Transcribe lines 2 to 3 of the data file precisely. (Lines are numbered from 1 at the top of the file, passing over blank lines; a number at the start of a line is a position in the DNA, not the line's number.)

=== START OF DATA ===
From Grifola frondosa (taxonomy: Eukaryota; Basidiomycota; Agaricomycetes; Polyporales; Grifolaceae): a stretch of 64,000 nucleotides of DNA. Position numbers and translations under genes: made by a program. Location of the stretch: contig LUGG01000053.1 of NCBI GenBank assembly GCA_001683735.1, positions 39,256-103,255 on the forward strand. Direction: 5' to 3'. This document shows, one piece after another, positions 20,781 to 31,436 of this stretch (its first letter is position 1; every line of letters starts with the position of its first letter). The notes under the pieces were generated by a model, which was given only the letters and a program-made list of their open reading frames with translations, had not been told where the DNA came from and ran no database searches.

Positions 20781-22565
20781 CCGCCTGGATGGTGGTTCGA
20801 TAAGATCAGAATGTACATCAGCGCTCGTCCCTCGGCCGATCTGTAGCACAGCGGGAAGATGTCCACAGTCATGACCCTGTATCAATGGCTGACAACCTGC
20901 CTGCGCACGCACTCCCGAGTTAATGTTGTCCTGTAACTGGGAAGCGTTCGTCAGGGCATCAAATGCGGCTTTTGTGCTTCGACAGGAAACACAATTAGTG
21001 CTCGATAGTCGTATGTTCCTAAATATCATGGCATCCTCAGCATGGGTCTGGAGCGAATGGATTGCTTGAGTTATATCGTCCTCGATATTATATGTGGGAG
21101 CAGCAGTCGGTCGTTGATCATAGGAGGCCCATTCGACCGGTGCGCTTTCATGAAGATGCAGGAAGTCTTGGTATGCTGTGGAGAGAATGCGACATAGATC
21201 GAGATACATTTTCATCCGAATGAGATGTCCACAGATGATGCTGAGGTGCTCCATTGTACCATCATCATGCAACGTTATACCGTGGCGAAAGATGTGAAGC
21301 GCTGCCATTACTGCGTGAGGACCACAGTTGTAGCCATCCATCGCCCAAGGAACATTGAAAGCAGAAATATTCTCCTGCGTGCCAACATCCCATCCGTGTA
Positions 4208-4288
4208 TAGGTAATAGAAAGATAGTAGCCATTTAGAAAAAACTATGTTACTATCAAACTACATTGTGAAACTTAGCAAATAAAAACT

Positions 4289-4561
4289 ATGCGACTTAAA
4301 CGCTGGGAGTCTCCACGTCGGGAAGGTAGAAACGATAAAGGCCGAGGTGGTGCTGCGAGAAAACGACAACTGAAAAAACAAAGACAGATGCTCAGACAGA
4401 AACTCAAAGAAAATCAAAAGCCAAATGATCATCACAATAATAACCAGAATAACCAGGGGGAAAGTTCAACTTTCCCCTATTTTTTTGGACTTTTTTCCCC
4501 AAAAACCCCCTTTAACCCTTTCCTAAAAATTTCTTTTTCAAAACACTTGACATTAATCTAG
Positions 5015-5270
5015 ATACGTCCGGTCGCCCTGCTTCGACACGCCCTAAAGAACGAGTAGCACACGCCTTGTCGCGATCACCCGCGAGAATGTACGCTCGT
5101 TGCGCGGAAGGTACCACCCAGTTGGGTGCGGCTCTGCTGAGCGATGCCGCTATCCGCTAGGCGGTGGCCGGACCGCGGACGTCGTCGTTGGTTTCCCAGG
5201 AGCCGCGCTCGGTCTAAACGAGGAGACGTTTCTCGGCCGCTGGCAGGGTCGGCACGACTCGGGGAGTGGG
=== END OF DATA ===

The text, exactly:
Positions 20781-22565
20781 CCGCCTGGATGGTGGTTCGA